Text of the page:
The One O’Clock Lull.

I don’t know exactly what it is, but one thing I’ve definitively concluded since I started working from home is that I’m a morning person, and my productivity seems to completely drop off or need to be altered by about one o’clock. It’s almost like clockwork; I get up at either six or seven (depending how late reddit keeps me up late I go to bed), work pretty steadily all morning with a few breaks for breakfast and lunch, and then…one o’clock arrives. I realize I can’t sit still for my morning routine, and usually have to change gears, go out into the living room, put something on the TV, and work in either “distracted mode” or veg out completely. It’s usually the former rather than the latter, so at least I’m getting some work done, but it’s hardly the focused drive I’m able to get going in the morning.

Does anyone else seem to reach this wall at one o’clock? This post is a product of this funk, as I sit here scribbling this while watching “The Office” on Netflix. I feel a little bad about it. It’s a beautiful day outside (still a mite too cold, but still sunny and pretty), I could take my editing out on the road to a coffee shop or something, but I can only seem to hole up on my butt in front of the TV. But I’m still doing some work, so it’s not a great loss. It’s a weird feeling. I’m doing stuff, but am I deviating too much from “treating this like a job” by vegging a little? I keep trying to push myself to go “9 to 5” like a real job, but it just doesn’t seem effective.

Ah, well. Overall, I’m still getting stuff done, even though it isn’t as much, and if it works, perhaps I should embrace that one o’clock lull for what it is. No point in trying to fight against something that happens naturally, and, besides, I’ve got a pretty great typing position worked out for my couch.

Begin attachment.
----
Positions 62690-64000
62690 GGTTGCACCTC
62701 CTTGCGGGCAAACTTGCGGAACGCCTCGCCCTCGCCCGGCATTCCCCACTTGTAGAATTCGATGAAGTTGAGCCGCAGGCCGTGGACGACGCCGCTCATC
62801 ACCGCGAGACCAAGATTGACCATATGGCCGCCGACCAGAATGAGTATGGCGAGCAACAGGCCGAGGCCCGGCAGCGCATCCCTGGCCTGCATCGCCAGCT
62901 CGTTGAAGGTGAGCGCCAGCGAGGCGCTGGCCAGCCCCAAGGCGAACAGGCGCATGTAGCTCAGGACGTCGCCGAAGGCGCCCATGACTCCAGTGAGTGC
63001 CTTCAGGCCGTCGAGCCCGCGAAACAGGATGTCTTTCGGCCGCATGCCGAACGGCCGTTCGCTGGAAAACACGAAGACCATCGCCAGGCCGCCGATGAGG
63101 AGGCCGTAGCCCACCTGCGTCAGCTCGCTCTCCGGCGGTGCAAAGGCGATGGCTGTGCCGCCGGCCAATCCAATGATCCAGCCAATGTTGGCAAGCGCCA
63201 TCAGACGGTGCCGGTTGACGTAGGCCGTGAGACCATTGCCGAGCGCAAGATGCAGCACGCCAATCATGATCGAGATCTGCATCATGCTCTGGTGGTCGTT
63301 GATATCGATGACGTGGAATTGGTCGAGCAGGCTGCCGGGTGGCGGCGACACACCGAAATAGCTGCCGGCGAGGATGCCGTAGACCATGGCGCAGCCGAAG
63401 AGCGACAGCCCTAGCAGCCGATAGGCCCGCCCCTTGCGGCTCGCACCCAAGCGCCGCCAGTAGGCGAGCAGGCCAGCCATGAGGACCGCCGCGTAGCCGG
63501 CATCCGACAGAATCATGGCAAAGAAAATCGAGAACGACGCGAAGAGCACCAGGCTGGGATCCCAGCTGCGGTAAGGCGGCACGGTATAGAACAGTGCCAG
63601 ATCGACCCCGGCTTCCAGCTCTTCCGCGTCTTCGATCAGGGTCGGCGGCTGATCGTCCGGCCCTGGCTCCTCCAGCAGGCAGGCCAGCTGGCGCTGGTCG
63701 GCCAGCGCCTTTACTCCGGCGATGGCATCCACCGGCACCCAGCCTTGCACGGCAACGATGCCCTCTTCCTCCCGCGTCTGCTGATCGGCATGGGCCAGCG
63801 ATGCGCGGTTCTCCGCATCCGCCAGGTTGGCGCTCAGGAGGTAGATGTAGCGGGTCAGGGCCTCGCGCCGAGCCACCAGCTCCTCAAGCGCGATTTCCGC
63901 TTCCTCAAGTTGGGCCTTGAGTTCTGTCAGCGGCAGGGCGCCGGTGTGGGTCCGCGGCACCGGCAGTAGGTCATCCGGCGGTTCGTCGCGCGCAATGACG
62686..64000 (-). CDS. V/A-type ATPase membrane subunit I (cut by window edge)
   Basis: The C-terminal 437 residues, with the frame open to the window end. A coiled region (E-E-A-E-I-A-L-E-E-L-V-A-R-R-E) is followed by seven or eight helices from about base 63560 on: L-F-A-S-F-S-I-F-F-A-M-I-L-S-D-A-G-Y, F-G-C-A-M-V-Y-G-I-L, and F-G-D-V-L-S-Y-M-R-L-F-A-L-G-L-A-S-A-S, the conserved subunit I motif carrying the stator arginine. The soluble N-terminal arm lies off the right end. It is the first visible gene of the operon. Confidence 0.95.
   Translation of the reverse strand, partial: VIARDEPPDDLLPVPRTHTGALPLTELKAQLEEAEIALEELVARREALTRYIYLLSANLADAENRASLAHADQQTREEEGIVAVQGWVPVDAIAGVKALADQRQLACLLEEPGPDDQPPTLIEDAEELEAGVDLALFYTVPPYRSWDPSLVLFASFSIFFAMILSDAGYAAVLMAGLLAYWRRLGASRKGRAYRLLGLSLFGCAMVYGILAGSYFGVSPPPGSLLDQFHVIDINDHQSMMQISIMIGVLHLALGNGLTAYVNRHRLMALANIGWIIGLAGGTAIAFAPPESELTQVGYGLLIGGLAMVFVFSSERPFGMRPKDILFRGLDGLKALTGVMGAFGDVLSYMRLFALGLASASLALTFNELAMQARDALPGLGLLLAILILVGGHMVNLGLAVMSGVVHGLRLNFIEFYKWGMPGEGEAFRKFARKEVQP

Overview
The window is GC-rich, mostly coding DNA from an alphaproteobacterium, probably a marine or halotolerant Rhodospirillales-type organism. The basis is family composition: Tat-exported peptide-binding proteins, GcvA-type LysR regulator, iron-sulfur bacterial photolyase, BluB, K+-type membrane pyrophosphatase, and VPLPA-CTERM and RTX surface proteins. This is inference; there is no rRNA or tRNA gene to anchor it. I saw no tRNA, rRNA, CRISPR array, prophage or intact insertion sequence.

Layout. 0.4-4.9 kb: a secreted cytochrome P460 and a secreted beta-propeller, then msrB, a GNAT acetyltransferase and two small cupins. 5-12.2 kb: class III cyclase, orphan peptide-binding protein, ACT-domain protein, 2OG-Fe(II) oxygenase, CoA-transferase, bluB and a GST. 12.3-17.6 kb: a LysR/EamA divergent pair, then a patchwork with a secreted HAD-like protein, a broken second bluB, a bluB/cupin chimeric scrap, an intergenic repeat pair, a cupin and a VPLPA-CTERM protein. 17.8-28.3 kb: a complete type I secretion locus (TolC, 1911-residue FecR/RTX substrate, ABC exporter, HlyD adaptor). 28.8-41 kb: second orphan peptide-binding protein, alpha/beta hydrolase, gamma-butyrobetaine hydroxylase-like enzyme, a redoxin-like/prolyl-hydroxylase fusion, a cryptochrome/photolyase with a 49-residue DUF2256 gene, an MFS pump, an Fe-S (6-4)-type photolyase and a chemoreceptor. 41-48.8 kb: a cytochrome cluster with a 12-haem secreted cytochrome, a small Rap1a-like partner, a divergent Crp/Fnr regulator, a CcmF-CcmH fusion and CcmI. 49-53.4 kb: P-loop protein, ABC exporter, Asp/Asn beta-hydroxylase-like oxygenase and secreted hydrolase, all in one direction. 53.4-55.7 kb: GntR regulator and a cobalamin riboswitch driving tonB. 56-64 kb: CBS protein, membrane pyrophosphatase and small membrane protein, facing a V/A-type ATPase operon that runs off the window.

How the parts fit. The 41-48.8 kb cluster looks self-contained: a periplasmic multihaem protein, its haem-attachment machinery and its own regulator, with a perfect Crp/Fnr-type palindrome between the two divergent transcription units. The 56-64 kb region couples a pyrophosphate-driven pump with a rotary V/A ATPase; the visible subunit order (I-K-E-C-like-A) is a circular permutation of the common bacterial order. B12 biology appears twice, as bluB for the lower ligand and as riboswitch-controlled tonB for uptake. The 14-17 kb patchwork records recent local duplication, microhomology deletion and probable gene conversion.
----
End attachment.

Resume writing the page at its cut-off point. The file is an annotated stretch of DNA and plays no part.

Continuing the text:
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4 thoughts on “The One O’Clock Lull.

  1. Writing is the type of job that, although enjoyable, can exhaust you and sap your physical and emotional energy. Most writers I know don’t work on writing all day long like they would a different type of job. Here’s a suggestion. Work on your writing from 7 to 12 (or 1). Then eat lunch. After that, work on the marketing end of things. Keep yourself out there on Facebook. Plan strategies. Plan a Facebook release party and what prizes you might give away. Do something relaxing sometime in between all this. There is SO much to do.

    See, I have all this planned for when I get write full time someday. LOL

    1. And it sounds like a great plan, too. And, no, I’m not just saying that because what you’ve described is pretty much exactly what I’ve been doing on my work days. Well, I could probably work a little more on the marketing aspect, but that’s going to come to fruition once Soulless is closer to release.

  2. I’m like that. I tend to be really focused first thing in the morning(which is for me 4-6 am). I’d work even longer if it wasn’t for my boy being at home. I try to get more done in the afternoon while he’s napping, but by that time my focus is gone. I tend to use that time for social media or something else that doesn’t take too much focus like knitting/crochet. Sometimes the focus comes back for a bit at night(I’m seriously starting to think it’s something about it being dark outside) but I’m usually so tired by then I don’t get much done anyway.

    1. Yup. That’s exactly how it goes (only I guess my distraction is my roommate when she gets home and turns on the TV). It’s incredibly refreshing to know that I’m not alone in losing my cool once the afternoon hits.

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